Well, Pip and Squeak are shortly to be wrapped up and sent off to their recipient, I do hope that whoever it may be will like them... but I think she might want to keep them apart as they seem to be doing what rabbits do!
Now I move on to some rather sad news, I learnt today that one of few remaining aunts has died. She was my Aunty Trassa, (a corruption of the name Teresa), one of 12 children she was 80 years old and had 10 children, and she was the go-to woman if you ever wanted anything made. I always hoped that one day she would make my wedding dress, but I guess she got tired of waiting!
Aunty Trassa could make a sewing machine sing, for her the needle and thread would dance and her eye could see the potential of any piece of fabric and her hands had the gift to make it so. My mother used to tell stories of her when she was courting, her husband to be, my mild mannered Uncle Christie would arrange to pick her up at 7:30pm but... at just gone 7:00pm she would decide she needed a new skirt, and out would come her dressmaking shears. The fabric folded in two and the scissor let rip (no paper pieces would be used, this was all done by eye), lining would be cut too... then the sewing machine would fly into action and by 7:30 the new skirt would be ready to go out... although if you knew my aunt you would know that she might not be quite ready.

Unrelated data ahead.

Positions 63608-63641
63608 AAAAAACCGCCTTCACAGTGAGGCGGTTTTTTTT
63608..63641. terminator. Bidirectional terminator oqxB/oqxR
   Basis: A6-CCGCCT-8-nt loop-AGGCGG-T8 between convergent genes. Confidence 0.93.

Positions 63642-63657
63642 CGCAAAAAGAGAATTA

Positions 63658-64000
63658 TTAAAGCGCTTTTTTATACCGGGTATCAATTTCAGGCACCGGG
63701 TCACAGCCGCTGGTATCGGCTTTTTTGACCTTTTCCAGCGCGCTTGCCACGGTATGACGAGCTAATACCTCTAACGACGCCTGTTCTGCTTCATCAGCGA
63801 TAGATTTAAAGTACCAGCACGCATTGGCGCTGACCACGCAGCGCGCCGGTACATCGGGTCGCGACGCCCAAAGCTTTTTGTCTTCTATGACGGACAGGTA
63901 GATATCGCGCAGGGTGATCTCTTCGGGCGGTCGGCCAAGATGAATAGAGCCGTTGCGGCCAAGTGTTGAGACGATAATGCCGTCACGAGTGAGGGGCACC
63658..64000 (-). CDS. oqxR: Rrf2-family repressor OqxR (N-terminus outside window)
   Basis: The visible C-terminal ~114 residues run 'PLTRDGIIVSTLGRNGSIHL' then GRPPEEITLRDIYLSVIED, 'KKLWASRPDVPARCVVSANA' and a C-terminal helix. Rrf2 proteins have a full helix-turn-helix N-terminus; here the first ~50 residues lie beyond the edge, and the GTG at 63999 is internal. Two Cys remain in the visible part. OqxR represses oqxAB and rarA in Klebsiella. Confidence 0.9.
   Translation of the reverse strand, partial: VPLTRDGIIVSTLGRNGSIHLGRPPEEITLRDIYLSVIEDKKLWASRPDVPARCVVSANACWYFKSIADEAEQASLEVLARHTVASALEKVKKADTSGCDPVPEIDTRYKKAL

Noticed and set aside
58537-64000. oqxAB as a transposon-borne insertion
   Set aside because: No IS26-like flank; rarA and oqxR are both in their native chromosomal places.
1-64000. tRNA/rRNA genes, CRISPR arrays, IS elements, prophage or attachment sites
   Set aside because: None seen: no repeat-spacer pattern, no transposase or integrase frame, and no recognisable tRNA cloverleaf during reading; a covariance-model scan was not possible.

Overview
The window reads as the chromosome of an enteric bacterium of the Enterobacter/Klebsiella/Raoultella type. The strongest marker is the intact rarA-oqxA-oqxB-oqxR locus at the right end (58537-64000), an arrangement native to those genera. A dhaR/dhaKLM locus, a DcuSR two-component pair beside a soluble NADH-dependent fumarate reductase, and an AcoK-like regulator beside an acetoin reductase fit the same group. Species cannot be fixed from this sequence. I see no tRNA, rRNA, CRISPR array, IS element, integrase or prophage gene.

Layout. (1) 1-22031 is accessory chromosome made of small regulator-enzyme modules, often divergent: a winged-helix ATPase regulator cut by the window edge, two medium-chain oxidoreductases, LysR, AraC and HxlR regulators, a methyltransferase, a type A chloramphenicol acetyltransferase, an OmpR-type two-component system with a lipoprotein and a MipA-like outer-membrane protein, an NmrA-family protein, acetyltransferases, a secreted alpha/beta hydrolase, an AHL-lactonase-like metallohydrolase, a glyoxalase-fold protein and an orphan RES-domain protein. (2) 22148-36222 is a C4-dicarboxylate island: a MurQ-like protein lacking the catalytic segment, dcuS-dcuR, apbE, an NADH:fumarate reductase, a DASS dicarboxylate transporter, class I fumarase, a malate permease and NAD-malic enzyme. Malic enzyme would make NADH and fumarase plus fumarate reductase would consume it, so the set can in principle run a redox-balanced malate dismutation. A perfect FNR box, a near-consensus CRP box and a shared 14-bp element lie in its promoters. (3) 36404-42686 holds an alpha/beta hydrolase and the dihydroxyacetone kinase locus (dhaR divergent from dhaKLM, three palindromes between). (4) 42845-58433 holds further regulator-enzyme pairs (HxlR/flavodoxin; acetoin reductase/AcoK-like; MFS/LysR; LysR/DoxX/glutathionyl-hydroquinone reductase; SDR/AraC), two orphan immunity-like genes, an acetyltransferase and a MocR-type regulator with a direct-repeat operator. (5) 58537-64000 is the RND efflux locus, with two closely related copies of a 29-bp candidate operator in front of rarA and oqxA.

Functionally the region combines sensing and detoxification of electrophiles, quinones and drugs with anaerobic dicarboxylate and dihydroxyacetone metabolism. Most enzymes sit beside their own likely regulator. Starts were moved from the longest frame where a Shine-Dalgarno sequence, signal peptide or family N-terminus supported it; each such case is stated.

My mother told of one trip to a family wedding, when they were all due to leave the house at 10:30, Auntie Trassa appeared with dripping hair at 10:20... and yes, it was one of her own children who was getting married!
She could sew absolutely anything, from soft furnishings to wedding dresses, no zip insertion ever held her in its thrall, with a needle and thread in hand she was a Zen master. She was also the one who understood why I could not bear to go to a wedding where I had made the dress... she knew that all I would see would be the elements that I thought I should have done better.
As she got older she was able to pick and choose which projects she undertook, dismissing fabric that she did not like with the classic phrase, "I can't sew with that - it offends my fingers!" And tell me that you have never come across that fabric... She also engaged in madcap schemes, like her collection of jam jars from which she was going to build a greenhouse, it never did happen but I reckon with her magic hands if she had succeeded, there would have been a bio-dome in Sallynoggin, long before they built one at the Eden Project.
She was also incredibly generous with her time, when my mother was diagnosed with terminal cancer, she jumped on a plane from Dublin and nursed her until she died... a wonderful selfless act for which I will be forever in her debt.
So in the coming week, when you sit in front of your sewing machine, thread up a needle up or pin two edges together, remember to pass your gifts forward, pass on a tip or a technique to the next generation.
|Some of my Aunts at Powerscourt in Co Wicklow in the 1980s|
Back Row: Aunty Phyll, Aunty Berna, My mum, Aunty Bridgie
Front Row: Aunty Kay, Aunty Trassa, Aunty Dolores